Mid century modest houses “Off the Grid” — New collages from Mel Kolstad

collage by mel kolstadThis morning I wrote about my vintage Brother Charger 651 sewing machine and how I would use it to sew onto my collages. Well, golly, here to show us just what that can look like:  the latest works from our good friend and former Retro Renovation Collage Artist Laureate Mel Kolstad (see her 13 collages of reader houses!).  This new is called “Living Off the Grid” — for reference, these are each six inches square. Can you see the stitching — gives another multimedia dimension. Mel writes:
Hey Pam!
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OMG, busy lady – how are you?  I have to tell you – I nearly PLOTZED when I saw the post about Jubilee wax!  Not only is the bottle AWESOME, but did you know that it makes a fantastic sealer for collages at a fraction of the cost of mat medium?  SCORE!  😀
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Living on the Grid - greenSpeaking of collages, I just made three that your readers may find fun.  I got a sewing machine for Christmas and have been merrily sewing paper ever since (I plan on sewing actual fabric too, at some point).  I just love these mid-mod house designs – HEAVEN.
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collage my mel kolstadAnyhoo, I hope all is well with you – and congrats to you for continually hitting it out of the park.  🙂
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XOXOX
Mel

Well, golly, thanky, and YOU, TOO, for out-of-the-park-hitting, Mel, darling! You continue to be my #1 vintage collage inspiration. I love this new series.Hey, readers: One of the reasons I like to make tiny collages, is that … I can finish them.

And now, I know that I can save money by using Jubilee kitchen wax as a top coat! Vintage on vintage!
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See all of Mel’s work here: MelKolstad.com and specifically her collages for sale here.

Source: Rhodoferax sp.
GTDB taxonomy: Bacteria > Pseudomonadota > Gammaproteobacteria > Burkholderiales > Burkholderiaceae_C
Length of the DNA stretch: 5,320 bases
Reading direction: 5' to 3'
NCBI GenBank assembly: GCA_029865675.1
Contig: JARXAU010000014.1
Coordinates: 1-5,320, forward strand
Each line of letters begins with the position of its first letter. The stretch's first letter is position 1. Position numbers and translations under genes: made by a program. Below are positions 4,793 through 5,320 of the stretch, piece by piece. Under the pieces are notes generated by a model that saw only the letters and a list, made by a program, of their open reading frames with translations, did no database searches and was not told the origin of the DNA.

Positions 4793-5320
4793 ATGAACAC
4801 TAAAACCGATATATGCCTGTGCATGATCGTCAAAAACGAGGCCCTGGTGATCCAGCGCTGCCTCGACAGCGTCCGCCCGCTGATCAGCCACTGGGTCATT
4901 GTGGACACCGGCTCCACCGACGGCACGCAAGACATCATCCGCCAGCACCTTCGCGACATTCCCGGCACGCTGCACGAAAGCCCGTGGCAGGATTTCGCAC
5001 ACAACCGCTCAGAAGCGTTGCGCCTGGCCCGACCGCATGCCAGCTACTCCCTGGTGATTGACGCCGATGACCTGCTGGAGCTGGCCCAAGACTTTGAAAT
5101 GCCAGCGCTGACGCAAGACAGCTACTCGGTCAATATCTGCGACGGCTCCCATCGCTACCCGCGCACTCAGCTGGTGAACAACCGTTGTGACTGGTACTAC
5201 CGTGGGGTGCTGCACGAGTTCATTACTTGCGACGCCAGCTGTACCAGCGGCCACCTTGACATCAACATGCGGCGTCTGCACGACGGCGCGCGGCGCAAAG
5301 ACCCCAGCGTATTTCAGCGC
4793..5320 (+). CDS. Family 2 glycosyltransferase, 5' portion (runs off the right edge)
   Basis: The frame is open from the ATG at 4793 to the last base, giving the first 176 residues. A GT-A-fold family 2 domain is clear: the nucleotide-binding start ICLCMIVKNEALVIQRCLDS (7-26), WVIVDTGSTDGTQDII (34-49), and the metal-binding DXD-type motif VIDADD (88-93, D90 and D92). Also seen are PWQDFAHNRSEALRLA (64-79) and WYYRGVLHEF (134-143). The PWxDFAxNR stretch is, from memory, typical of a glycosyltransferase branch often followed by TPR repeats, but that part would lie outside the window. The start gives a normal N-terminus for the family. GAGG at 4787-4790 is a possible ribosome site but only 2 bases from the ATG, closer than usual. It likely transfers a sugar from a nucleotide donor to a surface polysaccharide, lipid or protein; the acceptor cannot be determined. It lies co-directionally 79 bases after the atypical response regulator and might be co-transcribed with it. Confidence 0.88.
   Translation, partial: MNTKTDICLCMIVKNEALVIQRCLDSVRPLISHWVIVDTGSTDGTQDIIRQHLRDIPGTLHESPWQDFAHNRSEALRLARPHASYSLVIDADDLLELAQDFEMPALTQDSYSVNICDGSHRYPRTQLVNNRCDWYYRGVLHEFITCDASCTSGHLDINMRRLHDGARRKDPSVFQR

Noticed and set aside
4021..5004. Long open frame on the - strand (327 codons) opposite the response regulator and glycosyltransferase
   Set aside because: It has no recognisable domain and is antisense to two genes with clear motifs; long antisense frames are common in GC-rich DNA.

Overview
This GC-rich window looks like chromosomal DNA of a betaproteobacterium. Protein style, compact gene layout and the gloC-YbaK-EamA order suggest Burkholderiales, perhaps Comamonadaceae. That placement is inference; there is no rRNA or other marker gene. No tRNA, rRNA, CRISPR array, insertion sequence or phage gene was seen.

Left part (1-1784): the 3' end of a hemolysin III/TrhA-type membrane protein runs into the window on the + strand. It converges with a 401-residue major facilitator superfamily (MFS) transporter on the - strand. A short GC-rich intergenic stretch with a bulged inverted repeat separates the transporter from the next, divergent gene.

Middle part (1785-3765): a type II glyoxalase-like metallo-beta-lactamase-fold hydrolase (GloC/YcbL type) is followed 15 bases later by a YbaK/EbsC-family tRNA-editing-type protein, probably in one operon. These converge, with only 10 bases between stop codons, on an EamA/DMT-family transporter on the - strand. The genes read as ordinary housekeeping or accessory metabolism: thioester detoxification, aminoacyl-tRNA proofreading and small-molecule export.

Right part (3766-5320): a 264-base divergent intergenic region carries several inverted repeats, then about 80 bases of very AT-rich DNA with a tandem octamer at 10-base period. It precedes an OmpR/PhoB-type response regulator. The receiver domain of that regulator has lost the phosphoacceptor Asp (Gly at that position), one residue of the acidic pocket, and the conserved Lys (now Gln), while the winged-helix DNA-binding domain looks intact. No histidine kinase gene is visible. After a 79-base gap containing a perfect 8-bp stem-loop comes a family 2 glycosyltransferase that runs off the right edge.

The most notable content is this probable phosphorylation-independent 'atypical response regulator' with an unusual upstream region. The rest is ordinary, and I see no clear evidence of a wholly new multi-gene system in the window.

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Comments

  1. Carole says

    As a collage artist myself, I find these extremely clever. Gives me an idea for documenting the homes that my hubby and I have lived in. 🙂

  2. Annie B. says

    Hello, Mel! You’ve once again proved yourself as the font of fabulous collage inspiration. You never cease to amaze, especially with these new mini masterpieces.

    I am so interested in how you created them: what kinds of paper did you use; did you stitch the components of the houses onto the paper or use glue (gwoo); are the houses paper or stitchery? I hope I’m not asking you to reveal “trade secrets”, it’s just that I’m fascinated by your work and all the creative possibilities of sewn collages.

    Finally, I will always treasure and adore your “House I’m In” collage bestowed upon me by you, Pam, and the Retro Random Number Gods a couple years ago. RR Readers, check out Mel’s tiny miracles at Pam’s link above. Mel is Swell!

    • Annie B. says

      Mel and Pam,

      The “Love the House You’re In” collage collection would make a fantastic RR calendar: a different house each month.

    • says

      Oh my gosh! HI Annie! So nice to see you here! 😀 You are NOT asking me to give up trade secrets – I’m happy to tell you! 😀

      I began with some vintage grid paper. I found these TEENY homes in various vintage ads and brochures, and glued them to the grid paper. I then sewed random lines on the collage (with my BROTHER sewing machine!) and lastly, added some vintage graphic tape around the borders. These collages are all on hardboard with gallery edges, so I painted the edges the same color as the grid paper. 🙂

      I’m SO glad you like your “Love your House” collage, Annie!! It was my pleasure! 🙂

      P.S. Excellent idea for the calendar! 🙂

      • Annie B. says

        Mel, you ARE a peach! Thank you so much for sharing your techniques and ideas. I once used a needle and twine in a collage just to see what the effect would be. Using an actual sewing machine has limitless possibilities.

        The info about Jubilee Wax is invaluable: a mult-taksing collage fixer – perfect.

        Thanks again, Mel. You’re truly a class act with talent to spare.

      • tammyCA says

        Cool! She was very passionate about collage. Mostly she was known as the ‘Poor Little Rich Girl’ in the ’30s and then dating/marrying some famous men in the ’40s/’50s, then the clothes designer (and, Anderson Cooper’s mother), but she always loved to create art.
        She was childhood friends with Carol Matthau (wife of Walter) who wrote an autobio later on that I have always loved to re-read (she was a very good writer) called, “Among the Porcupines”…Gloria’s artwork is on that book cover.

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